MOSCOW – Russian authorities are shortening the required isolation period for people infected with COVID-19 from 14 to seven days as the country faces another surge of COVID-19 cases, this time driven by the highly contagious omicron variant.
Deputy Prime Minister Tatyana Golikova, who runs the country’s coronavirus task force, said Tuesday that health officials were “optimizing our approaches to quarantine and testing of our citizens, including shortening the quarantine period to seven days.”
Golikova added that other policy changes will be adopted in the coming days without elaborating. She also didn’t explain the rationale for cutting the isolation period. Earlier rules required a two-week isolation period for those who test positive, with a mandatory follow-up test on day 11.
Russia already has by far Europe’s worst death toll in the pandemic at more than 322,000 deaths by its official tally, a number that other statistics suggest is a significant undercount.
The daily number of coronavirus infections confirmed in Russia has doubled over the past week, going from more than 15,000 on Jan. 10 to 31,252 on Tuesday. Officials say the surge could end up as the country’s biggest yet, but so far they haven’t announced any major restrictions to stem it.
Anna Popova, the head of Russian public health watchdog Rospotrebnadzor, said last week that new daily cases might reach six figures. President Vladimir Putin has said Russia has “a couple of weeks” to prepare for the unprecedented wave.
Golikova said Tuesday that 1,682 omicron cases have been officially confirmed in Russia so far, but the actual number is much higher. The new variant is already dominating in Moscow, the outlying region and St. Petersburg, Russia’s second-largest city, she said.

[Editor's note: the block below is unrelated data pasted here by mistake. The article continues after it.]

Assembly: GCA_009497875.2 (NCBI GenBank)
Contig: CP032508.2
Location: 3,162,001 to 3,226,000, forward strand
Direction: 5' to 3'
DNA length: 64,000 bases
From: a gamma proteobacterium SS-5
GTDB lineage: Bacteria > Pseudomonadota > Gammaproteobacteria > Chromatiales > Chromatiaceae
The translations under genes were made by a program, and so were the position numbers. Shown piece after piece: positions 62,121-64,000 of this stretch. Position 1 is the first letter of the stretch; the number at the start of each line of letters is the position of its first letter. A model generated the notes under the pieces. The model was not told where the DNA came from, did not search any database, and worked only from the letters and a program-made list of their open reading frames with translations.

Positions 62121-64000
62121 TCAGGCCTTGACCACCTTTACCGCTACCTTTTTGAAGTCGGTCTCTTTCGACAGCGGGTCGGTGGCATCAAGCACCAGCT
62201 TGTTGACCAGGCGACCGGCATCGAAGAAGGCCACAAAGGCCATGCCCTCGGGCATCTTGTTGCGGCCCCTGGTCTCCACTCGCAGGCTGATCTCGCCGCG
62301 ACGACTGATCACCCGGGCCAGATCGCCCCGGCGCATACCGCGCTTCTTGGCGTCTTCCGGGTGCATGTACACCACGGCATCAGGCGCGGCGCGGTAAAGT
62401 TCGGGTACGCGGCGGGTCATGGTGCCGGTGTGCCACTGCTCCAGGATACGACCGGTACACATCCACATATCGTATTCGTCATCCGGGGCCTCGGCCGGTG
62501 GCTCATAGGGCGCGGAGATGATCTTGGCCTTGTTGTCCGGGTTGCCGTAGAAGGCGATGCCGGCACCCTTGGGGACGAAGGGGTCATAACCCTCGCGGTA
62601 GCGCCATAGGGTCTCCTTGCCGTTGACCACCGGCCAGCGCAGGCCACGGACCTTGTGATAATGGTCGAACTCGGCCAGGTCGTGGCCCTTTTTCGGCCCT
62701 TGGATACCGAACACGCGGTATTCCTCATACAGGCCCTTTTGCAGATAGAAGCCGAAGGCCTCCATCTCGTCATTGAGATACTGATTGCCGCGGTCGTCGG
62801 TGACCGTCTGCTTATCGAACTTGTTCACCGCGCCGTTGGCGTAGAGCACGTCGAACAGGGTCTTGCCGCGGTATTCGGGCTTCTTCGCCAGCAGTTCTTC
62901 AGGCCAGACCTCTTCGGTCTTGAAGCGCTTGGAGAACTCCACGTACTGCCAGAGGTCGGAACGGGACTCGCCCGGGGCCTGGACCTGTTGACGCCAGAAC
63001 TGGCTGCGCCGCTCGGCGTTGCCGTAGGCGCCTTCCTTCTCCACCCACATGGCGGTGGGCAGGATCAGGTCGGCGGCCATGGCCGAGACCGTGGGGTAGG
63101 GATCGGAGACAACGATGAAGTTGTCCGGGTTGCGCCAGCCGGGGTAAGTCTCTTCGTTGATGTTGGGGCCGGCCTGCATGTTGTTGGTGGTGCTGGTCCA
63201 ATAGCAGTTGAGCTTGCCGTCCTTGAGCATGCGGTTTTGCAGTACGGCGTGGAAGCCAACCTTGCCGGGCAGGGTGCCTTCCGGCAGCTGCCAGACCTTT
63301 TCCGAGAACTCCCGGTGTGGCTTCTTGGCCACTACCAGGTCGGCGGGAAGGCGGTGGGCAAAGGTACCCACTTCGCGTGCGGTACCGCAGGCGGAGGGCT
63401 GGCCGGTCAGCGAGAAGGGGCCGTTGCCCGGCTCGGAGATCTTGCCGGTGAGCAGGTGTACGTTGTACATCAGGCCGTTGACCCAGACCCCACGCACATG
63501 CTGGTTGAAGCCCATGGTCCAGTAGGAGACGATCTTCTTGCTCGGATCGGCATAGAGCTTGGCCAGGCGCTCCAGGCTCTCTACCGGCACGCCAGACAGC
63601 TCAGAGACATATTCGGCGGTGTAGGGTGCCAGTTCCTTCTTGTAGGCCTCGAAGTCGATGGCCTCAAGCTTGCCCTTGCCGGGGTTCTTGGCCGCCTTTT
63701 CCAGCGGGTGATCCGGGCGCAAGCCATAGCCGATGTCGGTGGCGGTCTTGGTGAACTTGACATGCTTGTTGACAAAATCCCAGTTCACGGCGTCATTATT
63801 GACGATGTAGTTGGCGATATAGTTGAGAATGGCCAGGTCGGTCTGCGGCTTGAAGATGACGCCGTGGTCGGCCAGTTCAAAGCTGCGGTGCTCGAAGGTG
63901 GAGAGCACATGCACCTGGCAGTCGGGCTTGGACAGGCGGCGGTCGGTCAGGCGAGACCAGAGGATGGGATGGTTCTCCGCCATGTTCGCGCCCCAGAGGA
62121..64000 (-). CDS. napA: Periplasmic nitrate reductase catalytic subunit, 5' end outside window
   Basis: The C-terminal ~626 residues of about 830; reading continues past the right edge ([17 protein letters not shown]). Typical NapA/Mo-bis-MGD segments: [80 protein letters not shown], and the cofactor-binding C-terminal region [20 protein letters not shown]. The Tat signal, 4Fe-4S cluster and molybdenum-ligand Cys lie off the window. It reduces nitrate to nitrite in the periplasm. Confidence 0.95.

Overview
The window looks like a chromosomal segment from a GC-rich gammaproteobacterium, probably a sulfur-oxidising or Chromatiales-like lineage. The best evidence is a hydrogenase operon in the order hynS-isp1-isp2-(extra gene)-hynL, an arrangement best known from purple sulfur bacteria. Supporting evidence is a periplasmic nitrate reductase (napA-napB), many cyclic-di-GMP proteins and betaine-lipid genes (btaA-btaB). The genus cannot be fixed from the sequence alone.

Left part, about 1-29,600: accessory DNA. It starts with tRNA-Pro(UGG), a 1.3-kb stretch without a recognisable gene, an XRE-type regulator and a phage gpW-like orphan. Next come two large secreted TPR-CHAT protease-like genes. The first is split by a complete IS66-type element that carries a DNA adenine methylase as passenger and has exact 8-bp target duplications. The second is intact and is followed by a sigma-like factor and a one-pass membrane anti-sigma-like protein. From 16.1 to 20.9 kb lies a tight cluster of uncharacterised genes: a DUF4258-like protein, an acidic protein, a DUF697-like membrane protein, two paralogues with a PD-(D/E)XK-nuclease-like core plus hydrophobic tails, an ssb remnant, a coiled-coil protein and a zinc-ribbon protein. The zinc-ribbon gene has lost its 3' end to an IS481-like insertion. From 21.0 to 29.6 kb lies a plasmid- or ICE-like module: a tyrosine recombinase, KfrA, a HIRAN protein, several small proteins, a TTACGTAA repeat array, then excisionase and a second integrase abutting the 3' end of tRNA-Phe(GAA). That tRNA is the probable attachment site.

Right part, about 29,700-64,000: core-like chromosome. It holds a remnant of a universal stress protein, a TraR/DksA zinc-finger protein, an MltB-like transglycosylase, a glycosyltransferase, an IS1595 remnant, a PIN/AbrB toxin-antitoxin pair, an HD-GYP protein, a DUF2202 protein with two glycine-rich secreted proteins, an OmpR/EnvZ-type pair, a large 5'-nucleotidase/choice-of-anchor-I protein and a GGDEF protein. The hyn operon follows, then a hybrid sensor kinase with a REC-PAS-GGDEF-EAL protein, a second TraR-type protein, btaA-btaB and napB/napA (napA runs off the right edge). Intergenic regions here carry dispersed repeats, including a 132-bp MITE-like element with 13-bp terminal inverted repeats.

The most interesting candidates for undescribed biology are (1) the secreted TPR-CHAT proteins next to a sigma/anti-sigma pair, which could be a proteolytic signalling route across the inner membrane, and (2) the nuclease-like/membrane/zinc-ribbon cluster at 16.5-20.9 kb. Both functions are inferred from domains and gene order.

Rospotrebnadzor said a total of 1,241 omicron cases have been registered in Moscow as of Tuesday. The recent surge of infections hasn’t so far led to a spike in hospitalizations, Russian Prime Minister Mikhail Mishustin noted Tuesday.
“So far, we are not seeing the same proportion of severe cases as with delta,” Mishustin said, adding “we need to be prepared for any course of events.”
Kremlin spokesman Dmitry Peskov said Tuesday that authorities were not discussing another nationwide lockdown.
Russia had only one national lockdown, in 2020, although many Russians were ordered to stay off work for a week in October amid a jump in reported cases and deaths.
On Friday, the Russian government decided to indefinitely postpone introducing restrictions for unvaccinated people, which would have been extremely unpopular among vaccine-hesitant Russians.
Just about half of Russia’s population of 146 million has been fully vaccinated, even though Russia boasted about being the first country in the world to approve and roll out a domestically developed coronavirus vaccine.
In Moscow, Mayor Sergei Sobyanin extended his orders obligating companies to keep at least 30% of staff working from home and people older than 60 to stay at home until April 1, but said at this point there was no need for any additional restrictions
The Russian capital on Tuesday reported 8,342 new infections, more than twice the figure just a week ago. Russia’s state coronavirus task force has registered more than 10.8 million confirmed infections and 322,678 deaths since the start of the pandemic.
Russia’s state statistics agency, which uses broader counting criteria, puts the death toll much higher, saying the overall number of virus-linked deaths between April 2020 and October 2021 was more than 625,000.
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